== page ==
Premises Liability Attorney Auburn, Massachusetts

Facilities Liability Summary for Auburn, Massachusetts

A premises liability suit holds a homeowner responsible for any damages emerging from an injury on that individual or entity’s residential or commercial property. In all states, owners that inhabit a residential or commercial property must make a reasonable effort to preserve a safe environment for visitors to it. Failure to keep the home safe for visitors results in “premises liability.” Common situations that might give rise to properties liability claims are:

  • Animal and Canine Bites
  • Slip and Fall Mishaps
  • Unsafe Residential or commercial property
  • Irresponsible or Inadequate Security
  • Pool Injury
  • Inadequate Maintenance
  • Children on Home
  • Store Liability
  • Restaurant Liability

Business Residences

What about injuries at apartment complexes or industrial residential or commercial property that is simply rented? Typically, a property manager is not responsible for the injuries of an occupant’s visitor since the occupant is presumed to be in control of the condition of the residential or commercial property. However, there are exceptions, such as for latent defects, which are hidden and harmful conditions currently existing when the renter takes possession of the property. Another exception occurs when a landlord undertakes repair works for an occupant. The repair works must be carried out in a non-negligent manner.

Different states follow different guidelines about who may recover for facilities liability and under which conditions. Some states concentrate on the status of the person checking out the residential or commercial property to identify whether liability is appropriate. The status of a visitor in those states is generally guest, licensee, or intruder.

Guests and Tresspassors: Rules for Auburn, MA 01501

An invitee is somebody welcomed onto a home for a business purpose, such as a consumer at a mall. A social visitor or licensee is likewise present on the home at the invite or by authorization of the homeowner or occupant. For invitees and licensees, the invite is an implied guarantee that it is safe to be on the property. In some states, a different duty of care is owed depending upon whether a visitor is a guest or licensee, however in other states that recognize these differences, the greatest task of care is owed to both.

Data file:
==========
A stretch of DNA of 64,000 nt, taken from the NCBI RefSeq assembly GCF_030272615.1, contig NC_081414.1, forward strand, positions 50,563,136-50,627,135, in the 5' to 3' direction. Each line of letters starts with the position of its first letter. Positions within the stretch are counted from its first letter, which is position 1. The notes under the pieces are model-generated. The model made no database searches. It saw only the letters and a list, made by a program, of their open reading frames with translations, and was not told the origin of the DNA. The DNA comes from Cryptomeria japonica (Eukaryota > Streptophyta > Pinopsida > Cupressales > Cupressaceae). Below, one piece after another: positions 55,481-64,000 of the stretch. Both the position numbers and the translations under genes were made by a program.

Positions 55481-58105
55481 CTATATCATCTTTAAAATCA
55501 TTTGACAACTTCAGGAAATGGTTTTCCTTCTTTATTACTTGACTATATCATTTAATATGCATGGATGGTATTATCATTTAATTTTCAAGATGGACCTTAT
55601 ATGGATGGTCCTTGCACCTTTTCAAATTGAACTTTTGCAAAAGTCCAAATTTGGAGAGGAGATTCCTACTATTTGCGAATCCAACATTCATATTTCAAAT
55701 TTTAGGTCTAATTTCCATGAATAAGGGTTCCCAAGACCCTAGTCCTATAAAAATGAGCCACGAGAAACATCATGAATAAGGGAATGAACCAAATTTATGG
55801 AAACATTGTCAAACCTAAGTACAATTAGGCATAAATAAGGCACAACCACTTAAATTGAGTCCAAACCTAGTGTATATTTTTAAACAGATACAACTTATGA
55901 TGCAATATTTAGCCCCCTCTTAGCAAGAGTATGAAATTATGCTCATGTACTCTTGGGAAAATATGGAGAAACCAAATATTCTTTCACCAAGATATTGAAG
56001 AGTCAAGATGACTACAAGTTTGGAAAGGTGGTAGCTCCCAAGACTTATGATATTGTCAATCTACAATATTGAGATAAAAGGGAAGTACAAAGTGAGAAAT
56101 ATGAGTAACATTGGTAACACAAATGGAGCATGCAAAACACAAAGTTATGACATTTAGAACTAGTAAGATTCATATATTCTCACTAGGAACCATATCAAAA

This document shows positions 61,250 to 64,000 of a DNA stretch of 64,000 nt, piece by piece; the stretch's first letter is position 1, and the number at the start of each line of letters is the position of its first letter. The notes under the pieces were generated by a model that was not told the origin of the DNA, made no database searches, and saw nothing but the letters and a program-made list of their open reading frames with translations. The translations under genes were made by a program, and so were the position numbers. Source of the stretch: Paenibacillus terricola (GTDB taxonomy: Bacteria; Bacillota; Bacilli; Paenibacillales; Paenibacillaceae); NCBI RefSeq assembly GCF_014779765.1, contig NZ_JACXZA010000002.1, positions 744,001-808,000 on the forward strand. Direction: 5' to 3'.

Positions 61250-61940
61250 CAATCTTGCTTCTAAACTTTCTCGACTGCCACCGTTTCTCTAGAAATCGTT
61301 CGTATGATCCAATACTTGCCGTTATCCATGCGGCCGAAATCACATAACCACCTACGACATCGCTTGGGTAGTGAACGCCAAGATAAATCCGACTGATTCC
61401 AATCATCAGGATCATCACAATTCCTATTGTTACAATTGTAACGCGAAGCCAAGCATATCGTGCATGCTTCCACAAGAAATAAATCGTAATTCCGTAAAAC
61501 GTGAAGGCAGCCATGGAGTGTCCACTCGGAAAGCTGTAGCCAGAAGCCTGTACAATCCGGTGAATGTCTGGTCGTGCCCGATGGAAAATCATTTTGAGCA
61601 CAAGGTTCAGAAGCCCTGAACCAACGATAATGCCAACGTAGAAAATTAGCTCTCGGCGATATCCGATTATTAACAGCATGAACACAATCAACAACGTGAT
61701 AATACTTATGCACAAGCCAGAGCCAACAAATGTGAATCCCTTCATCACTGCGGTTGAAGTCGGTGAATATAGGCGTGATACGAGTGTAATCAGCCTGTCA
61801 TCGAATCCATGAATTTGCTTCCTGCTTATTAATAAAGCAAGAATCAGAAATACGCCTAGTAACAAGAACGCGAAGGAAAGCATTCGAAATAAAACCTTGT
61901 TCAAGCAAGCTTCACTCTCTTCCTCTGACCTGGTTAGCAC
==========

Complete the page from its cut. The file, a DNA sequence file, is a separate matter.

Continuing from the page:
In numerous states that concentrate on the status of the visitor to assess liability, trespassers who are on the residential or commercial property with no right to be there and who are harmed are not able to recover at all. The owner or resident must merely refrain from purposefully attempting to harm the trespasser, such as by setting traps. Nevertheless, in many cases, when an owner understands it is likely there will be a trespasser, it is needed to offer sensible cautions of non-obvious risks to trespassers. Generally, the exception to this rule is a kid trespasser, who may get involved with an “attractive nuisance,” like a pool, and hence is owed a higher task of care.

Stae of the Home; Owner’s and Visitor’s Actions, for 01501

In other states, courts focus on the state of the residential or commercial property and the owner’s and visitor’s actions. Usually, homeowner and occupants owe a task to keep home reasonably safe and make repairs for all visitors except for trespassers. Aspects that are thought about when identifying the task are the scenarios under which the visitor came onto the property, the nature of the property, the reasonableness of the owner or occupant’s actions to fix or caution, and the foreseeability of the injury.


An owner or resident need to routinely check the home to discover unsafe conditions and either repair them or set up a caution so that legal visitors are not injured. Any owner that fails to fulfill this responsibility, such as by knowing of a hazardous condition and cannot caution visitors, can be held liable for visitors’ injuries that result from it.

Limitations on Recuperating for Premises Liability

Most states follow the principles of comparative fault in facilities liability cases. This implies an injured person who is partly or completely responsible for what took place can not recuperate for damages arising from a harmful property condition. A visitor has the duty to use affordable care to keep himself or herself safe. To the level the visitor cannot utilize reasonable care, the recovery can be reduced by his or her portion of fault.

For example, in a state following relative negligence, when a hurt individual is 10% responsible for an injury, the homeowner is accountable for 90% of the injury, and the overall damages are $100,000, the victim’s healing will be only $90,000. In states that follow contributing negligence, the plaintiff may be unable to recuperate at all if she or he is discovered even a little at fault.